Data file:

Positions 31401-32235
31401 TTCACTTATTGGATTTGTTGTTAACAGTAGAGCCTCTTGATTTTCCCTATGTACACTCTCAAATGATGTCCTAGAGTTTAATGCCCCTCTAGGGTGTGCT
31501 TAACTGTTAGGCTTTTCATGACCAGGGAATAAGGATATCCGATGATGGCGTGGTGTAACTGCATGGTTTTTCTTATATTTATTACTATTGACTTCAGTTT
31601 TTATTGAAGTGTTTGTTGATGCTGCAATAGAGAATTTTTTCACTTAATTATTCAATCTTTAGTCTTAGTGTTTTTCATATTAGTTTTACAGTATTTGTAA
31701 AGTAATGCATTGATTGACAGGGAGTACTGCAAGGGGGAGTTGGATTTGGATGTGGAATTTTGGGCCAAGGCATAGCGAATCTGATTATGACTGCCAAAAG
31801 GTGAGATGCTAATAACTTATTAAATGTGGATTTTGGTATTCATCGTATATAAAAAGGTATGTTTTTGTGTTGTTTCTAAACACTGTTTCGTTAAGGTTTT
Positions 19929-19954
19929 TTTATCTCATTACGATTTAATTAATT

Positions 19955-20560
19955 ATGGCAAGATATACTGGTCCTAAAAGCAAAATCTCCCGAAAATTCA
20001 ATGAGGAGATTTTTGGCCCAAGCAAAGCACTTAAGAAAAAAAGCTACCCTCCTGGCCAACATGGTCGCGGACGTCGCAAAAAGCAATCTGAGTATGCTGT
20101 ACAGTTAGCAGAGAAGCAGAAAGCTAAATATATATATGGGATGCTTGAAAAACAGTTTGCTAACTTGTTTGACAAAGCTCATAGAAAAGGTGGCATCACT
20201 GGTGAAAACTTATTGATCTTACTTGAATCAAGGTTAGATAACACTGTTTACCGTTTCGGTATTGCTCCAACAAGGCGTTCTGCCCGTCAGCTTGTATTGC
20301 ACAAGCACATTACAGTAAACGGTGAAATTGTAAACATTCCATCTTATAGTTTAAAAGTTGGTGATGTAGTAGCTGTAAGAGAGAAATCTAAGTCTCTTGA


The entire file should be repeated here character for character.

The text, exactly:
Positions 31401-32235
31401 TTCACTTATTGGATTTGTTGTTAACAGTAGAGCCTCTTGATTTTCCCTATGTACACTCTCAAATGATGTCCTAGAGTTTAATGCCCCTCTAGGGTGTGCT
31501 TAACTGTTAGGCTTTTCATGACCAGGGAATAAGGATATCCGATGATGGCGTGGTGTAACTGCATGGTTTTTCTTATATTTATTACTATTGACTTCAGTTT
31601 TTATTGAAGTGTTTGTTGATGCTGCAATAGAGAATTTTTTCACTTAATTATTCAATCTTTAGTCTTAGTGTTTTTCATATTAGTTTTACAGTATTTGTAA
31701 AGTAATGCATTGATTGACAGGGAGTACTGCAAGGGGGAGTTGGATTTGGATGTGGAATTTTGGGCCAAGGCATAGCGAATCTGATTATGACTGCCAAAAG
31801 GTGAGATGCTAATAACTTATTAAATGTGGATTTTGGTATTCATCGTATATAAAAAGGTATGTTTTTGTGTTGTTTCTAAACACTGTTTCGTTAAGGTTTT
Positions 19929-19954
19929 TTTATCTCATTACGATTTAATTAATT

Positions 19955-20560
19955 ATGGCAAGATATACTGGTCCTAAAAGCAAAATCTCCCGAAAATTCA
20001 ATGAGGAGATTTTTGGCCCAAGCAAAGCACTTAAGAAAAAAAGCTACCCTCCTGGCCAACATGGTCGCGGACGTCGCAAAAAGCAATCTGAGTATGCTGT
20101 ACAGTTAGCAGAGAAGCAGAAAGCTAAATATATATATGGGATGCTTGAAAAACAGTTTGCTAACTTGTTTGACAAAGCTCATAGAAAAGGTGGCATCACT
20201 GGTGAAAACTTATTGATCTTACTTGAATCAAGGTTAGATAACACTGTTTACCGTTTCGGTATTGCTCCAACAAGGCGTTCTGCCCGTCAGCTTGTATTGC
20301 ACAAGCACATTACAGTAAACGGTGAAATTGTAAACATTCCATCTTATAGTTTAAAAGTTGGTGATGTAGTAGCTGTAAGAGAGAAATCTAAGTCTCTTGA